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hoeflich (Mike Hoeflich)

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Comment history

Opinion: Attacks on nominee not warranted

I agree with you that the new system politicizes the selection of judges, but that is why the new system is bad. Judges should not be selected based upon their politics but rather on their abilities, at least in my opinion. This all started with the Bork confirmation hearings and, again, in my opinion, we lost a potentially great Supreme Court justice in those hearings. That is precisely why I suggest in the column that the Governor needs to rethink whether he wants this new system and the political circus that will come with it every time a nominee is selected for the Court of Appeals. Unfortunately, I doubt very much that he or the Legislature will do so.

September 4, 2013 at 7:54 a.m. ( | suggest removal )

Opinion: Legislature undermining higher ed

Moderate:

I agree that the Legislature has the responsibility to ensure that the funding it provides is well-spent. However, I would make two points:

1. The educational mission of the universities is fundamentally and primarily the concern of the Board of Regents and of the Legislature only secondarily. IF the Legislature wants direct control of the universities it should abolish the Board of Regents;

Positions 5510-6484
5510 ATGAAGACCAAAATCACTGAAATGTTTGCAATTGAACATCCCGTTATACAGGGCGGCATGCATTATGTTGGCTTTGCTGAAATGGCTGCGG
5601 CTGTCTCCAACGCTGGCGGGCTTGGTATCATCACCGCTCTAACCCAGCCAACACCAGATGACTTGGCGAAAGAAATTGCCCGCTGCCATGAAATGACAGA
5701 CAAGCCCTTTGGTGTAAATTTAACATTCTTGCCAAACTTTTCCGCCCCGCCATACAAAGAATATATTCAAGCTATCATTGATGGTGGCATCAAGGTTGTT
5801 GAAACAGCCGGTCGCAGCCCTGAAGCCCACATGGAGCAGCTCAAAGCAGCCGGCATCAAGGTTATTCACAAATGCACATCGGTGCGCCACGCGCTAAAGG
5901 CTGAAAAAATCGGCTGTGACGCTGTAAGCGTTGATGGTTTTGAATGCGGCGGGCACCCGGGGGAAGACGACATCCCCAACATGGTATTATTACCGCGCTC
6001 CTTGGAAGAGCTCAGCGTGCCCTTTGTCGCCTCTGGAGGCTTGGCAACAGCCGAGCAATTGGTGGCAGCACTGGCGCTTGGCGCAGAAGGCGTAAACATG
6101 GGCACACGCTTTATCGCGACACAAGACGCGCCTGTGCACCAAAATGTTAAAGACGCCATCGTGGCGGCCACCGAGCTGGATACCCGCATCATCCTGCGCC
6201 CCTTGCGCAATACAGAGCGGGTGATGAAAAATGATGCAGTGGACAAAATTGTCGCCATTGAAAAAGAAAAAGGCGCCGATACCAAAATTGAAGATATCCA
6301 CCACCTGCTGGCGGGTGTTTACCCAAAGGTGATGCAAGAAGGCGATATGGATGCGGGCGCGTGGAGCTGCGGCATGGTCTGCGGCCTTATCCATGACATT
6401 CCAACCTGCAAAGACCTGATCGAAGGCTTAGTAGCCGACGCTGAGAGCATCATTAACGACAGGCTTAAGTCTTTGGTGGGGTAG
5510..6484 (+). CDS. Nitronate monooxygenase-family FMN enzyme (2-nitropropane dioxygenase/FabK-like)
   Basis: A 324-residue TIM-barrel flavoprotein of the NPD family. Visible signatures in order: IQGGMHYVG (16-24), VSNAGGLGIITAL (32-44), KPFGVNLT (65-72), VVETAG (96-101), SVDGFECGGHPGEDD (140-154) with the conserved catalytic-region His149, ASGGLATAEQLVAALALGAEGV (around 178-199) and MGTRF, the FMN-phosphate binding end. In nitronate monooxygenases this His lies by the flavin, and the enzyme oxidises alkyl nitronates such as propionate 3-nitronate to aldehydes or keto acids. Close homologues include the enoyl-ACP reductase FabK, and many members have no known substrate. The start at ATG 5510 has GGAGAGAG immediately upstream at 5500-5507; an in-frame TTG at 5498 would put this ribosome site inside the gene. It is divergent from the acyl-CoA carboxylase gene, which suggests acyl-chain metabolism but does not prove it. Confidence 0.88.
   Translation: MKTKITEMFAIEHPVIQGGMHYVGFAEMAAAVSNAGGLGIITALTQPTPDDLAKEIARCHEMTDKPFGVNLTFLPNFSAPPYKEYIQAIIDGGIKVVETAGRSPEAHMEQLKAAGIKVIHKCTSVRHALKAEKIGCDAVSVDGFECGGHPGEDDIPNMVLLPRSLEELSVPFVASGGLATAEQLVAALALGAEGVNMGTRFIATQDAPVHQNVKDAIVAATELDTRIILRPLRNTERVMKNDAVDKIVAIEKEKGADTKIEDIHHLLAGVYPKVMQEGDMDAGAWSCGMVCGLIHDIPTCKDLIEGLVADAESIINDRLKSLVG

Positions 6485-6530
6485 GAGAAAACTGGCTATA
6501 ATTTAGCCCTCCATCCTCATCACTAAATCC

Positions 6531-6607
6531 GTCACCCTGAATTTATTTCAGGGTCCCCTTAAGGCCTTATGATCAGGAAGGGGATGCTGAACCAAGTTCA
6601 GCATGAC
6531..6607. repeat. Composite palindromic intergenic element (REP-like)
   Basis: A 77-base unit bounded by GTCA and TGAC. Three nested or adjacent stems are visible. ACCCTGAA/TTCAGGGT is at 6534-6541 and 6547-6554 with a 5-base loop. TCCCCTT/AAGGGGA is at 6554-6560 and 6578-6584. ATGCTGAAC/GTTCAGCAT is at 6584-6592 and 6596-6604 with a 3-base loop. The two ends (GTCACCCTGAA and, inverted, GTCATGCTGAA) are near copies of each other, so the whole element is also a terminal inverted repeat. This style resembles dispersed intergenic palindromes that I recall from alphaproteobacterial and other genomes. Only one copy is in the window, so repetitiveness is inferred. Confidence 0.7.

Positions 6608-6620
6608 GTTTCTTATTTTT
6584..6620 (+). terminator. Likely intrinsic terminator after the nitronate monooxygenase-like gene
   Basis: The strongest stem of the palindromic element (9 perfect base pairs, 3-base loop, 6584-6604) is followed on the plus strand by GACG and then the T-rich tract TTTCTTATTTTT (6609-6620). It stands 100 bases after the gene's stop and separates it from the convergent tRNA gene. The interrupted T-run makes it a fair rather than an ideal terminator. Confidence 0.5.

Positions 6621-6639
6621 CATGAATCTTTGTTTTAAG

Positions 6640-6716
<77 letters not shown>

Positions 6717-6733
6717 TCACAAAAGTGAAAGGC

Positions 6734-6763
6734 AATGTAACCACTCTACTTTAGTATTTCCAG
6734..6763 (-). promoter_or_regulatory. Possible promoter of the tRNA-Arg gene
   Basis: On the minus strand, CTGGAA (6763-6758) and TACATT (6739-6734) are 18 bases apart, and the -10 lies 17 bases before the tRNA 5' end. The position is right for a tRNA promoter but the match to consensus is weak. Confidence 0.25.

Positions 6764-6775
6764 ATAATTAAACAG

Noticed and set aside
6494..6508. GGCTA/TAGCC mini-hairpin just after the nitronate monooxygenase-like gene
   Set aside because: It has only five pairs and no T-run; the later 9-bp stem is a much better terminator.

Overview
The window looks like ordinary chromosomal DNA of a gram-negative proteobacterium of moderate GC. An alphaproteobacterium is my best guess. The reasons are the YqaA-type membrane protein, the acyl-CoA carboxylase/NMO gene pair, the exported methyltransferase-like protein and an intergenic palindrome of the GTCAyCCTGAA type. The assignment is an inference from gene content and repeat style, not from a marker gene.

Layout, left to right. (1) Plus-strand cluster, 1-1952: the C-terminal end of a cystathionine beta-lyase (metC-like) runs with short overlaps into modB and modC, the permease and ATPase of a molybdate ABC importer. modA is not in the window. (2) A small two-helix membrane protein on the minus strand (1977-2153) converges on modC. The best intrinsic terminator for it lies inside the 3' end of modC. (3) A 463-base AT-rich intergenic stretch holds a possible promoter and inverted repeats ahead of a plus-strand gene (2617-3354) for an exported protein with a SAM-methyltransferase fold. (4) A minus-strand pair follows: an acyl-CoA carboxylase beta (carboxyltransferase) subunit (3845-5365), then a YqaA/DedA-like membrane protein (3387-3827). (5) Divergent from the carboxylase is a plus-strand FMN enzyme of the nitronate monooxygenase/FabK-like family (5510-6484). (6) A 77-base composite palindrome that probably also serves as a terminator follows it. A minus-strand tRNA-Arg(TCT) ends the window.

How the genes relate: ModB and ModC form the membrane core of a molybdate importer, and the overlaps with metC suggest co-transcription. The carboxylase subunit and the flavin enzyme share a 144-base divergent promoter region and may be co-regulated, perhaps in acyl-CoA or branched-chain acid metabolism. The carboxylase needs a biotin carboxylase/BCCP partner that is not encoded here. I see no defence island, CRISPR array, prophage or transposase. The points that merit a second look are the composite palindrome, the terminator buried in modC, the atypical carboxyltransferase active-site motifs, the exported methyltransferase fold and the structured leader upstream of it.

2. I do not object to legislative oversight of the universities; I object to what appears to be legislative action based solely on politics and not on concerns about the scope of the university mission with which you are concerned. I have not heard meaningful debate in the Legislature about duplication of programs among the Regents Universities nor about leaving some educational programs to other non-public or non-Kansas institutions. I would welcome such debate if it were fact-driven and rational. The Legislative criticism seems, instead, to focus on what some members think is university inefficiency, i.e. needless spending, and that I believe is neither fact-based nor accurate.

August 22, 2013 at 3:19 p.m. ( | suggest removal )

Opinion: Foliage, history are worth the trip

Actually, the Corgi is Welsh. They were also colonized by the English.
Mike

October 18, 2012 at 6:25 p.m. ( | suggest removal )

E-books are invading our privacy

That was a joke.

July 19, 2012 at 7:32 a.m. ( | suggest removal )

Thoughts while awaiting ruling

Jafs: I understand your position. Perhaps, it might have been different if you'd been able to sit in Yankee Stadium and watch Mantle and Maris play, let alone attend an Old Timers Day there and see Dimaggio...

June 20, 2012 at 11:18 a.m. ( | suggest removal )

Thoughts while awaiting ruling